A Ridiculously Simple Guide To Spare Parts Management
Most firms find it difficult to maintain effective spare parts management since there is a fear that stocking spares may not be in line with effectively controlling operating costs. As plant managers, various expectations to recognize ways to perform efficient spare parts management becomes important.
To be a successful plant manager, practical spare part inventory management remains the foundation for dependable plant operation. As a plant manager or supply chain manager, you are required to know the process of determining which spare parts you need to make your system productive. It is also best to create a planned approach that will satisfactorily match effective inventory management.
How to be efficient at spare parts management?
There are a few things to consider in creating effective spare parts inventory management. The seven things to consider have been carefully analyzed to help in enhancing performance, the effectiveness of plant operations, and also reduce cost. Below are the seven things to consider:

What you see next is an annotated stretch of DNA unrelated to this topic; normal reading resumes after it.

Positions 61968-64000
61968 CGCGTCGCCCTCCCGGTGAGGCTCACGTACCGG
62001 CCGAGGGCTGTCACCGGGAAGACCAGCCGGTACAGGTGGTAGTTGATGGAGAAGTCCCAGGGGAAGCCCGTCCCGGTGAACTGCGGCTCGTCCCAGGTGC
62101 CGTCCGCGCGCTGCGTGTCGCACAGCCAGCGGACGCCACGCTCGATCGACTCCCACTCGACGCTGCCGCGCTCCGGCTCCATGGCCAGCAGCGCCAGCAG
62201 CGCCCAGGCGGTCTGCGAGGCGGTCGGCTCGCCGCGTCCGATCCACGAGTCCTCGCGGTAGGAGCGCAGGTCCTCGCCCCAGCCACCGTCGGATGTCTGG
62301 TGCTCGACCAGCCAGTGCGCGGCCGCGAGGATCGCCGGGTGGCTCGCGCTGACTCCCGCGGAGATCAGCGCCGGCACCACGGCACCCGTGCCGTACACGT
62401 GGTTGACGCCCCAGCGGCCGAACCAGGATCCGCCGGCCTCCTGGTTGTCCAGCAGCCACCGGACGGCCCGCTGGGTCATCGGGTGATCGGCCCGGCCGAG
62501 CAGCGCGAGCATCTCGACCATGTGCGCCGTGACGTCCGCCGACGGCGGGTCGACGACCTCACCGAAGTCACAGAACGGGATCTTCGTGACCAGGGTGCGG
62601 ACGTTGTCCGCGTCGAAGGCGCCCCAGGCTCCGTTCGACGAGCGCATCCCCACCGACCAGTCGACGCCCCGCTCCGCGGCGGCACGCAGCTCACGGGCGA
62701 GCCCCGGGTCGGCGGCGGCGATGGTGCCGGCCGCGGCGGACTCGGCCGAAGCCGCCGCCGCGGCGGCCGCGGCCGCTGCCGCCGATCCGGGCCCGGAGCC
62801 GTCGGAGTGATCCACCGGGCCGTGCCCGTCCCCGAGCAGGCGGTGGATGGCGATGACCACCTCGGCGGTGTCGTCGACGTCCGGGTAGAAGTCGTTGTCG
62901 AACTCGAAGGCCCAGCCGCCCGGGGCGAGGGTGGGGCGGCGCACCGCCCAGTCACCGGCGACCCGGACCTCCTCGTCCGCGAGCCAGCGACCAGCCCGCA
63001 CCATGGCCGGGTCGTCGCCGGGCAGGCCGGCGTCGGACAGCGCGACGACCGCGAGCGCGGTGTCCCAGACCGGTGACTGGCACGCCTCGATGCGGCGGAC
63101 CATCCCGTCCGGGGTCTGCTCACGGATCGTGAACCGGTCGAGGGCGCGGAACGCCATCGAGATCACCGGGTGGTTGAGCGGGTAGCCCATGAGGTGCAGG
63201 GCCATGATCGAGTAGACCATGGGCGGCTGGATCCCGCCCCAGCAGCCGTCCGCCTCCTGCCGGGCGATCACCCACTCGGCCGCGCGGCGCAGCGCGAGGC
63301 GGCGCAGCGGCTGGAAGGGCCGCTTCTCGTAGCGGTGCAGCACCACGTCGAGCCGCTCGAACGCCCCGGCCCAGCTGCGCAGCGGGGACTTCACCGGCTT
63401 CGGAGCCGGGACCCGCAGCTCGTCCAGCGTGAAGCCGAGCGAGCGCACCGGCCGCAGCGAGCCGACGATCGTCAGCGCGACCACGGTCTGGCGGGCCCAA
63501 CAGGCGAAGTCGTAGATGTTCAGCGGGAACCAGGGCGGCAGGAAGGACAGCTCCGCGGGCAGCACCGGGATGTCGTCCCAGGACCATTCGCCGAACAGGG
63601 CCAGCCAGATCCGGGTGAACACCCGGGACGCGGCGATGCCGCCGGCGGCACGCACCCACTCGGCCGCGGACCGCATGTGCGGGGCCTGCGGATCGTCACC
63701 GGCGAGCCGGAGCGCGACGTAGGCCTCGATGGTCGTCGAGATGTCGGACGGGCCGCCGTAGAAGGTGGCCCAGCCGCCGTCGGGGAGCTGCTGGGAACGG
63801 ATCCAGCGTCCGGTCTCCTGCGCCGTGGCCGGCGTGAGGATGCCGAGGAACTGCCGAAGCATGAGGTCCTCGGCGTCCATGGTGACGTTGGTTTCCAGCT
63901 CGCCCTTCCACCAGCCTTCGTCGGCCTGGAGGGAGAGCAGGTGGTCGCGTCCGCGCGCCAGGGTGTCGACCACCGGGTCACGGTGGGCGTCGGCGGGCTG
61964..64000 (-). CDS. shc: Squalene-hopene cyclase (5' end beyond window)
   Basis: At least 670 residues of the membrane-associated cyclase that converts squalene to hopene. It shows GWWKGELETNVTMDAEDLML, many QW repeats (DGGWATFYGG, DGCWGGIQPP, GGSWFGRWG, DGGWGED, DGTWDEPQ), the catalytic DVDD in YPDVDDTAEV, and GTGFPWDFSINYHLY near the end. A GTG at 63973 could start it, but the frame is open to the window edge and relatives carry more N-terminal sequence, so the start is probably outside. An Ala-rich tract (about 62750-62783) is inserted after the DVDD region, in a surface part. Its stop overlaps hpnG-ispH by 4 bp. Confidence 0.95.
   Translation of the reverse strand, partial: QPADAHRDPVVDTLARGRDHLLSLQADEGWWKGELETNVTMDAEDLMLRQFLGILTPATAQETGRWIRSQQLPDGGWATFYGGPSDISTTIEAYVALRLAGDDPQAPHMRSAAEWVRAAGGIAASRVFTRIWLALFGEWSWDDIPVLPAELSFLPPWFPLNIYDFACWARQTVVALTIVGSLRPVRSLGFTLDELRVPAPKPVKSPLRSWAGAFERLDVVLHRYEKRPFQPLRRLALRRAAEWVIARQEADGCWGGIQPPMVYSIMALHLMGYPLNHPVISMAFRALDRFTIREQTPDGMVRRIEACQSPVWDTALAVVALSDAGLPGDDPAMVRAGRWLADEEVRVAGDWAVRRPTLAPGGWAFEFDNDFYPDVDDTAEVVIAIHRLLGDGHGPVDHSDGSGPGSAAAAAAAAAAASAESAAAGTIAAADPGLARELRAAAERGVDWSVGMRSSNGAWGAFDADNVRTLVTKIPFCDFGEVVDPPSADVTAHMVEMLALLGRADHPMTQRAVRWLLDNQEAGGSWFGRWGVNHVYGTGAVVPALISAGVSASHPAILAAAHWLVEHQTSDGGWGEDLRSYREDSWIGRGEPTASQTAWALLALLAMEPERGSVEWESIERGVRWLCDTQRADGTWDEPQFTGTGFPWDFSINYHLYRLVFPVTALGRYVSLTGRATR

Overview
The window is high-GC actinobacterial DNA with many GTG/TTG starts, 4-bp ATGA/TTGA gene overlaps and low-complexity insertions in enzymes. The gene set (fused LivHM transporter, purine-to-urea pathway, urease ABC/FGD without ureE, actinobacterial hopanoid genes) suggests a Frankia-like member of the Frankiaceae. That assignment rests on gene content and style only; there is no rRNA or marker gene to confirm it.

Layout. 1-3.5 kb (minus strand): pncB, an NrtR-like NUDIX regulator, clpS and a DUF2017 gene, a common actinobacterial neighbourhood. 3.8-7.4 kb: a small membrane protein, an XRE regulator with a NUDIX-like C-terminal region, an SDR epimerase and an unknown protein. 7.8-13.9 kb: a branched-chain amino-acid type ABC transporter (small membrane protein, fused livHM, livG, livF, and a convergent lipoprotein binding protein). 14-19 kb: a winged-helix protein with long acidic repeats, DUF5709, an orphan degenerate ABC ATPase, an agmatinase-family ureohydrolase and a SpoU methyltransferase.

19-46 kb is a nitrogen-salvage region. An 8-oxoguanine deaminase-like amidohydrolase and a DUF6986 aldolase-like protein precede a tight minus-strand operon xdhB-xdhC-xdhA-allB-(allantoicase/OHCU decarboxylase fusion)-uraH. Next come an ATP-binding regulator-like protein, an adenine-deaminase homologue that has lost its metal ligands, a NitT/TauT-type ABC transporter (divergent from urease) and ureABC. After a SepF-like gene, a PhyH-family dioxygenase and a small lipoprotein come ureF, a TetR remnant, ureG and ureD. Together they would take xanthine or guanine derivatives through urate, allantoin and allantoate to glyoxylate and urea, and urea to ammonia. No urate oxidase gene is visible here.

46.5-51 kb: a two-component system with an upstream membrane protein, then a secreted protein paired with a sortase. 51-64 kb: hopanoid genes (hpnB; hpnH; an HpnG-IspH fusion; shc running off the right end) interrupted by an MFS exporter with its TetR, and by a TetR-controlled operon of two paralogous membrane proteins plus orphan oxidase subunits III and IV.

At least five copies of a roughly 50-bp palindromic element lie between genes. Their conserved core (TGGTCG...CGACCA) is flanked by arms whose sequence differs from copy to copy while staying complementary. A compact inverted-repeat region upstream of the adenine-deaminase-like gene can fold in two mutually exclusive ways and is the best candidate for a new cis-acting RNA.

Standardizing the Work Order process
Effective parts inventory control
In-depth understanding of lead times for different parts
Calculating risk for every equipment
Stocking parts for new equipment
Adopting better security measures
These things, when taken into account, can result in reduced carrying costs, reduced performance interruption, and improved overall efficiency.
Let’s analyze each in more depth.
1) Operation strategy
Operation strategy involves the will of operating from a reactive or predictive approach. Several businesses fall into the habit of creating an operational plan based on responsive events. To perform spare parts management successfully, the need to adopt a predictive strategy.
Even though a reactive approach can never be completely abandoned, the core of successful management lies within the ability to avert future problems before they happen.
Things to consider for effective inventory management involving operation strategy for spare parts include:
The collection and analysis of data relevant to improving your business strategy.
To have the ability to cover the entire operational scope for part management process. This scope includes locating and solving significant problems that may arise in the long run.
Ensure to look out for failure patterns that may reveal problems that appear to be less visible.
Use of predictive management to aid in better usage of resources, lessen cost, and time-related to solving issues.
2) Standardizing the Work Order process
The use of a robust but straightforward work order process can be helpful in effective inventory management. Once considered, the process should be made easy to follow and standardized for everyone.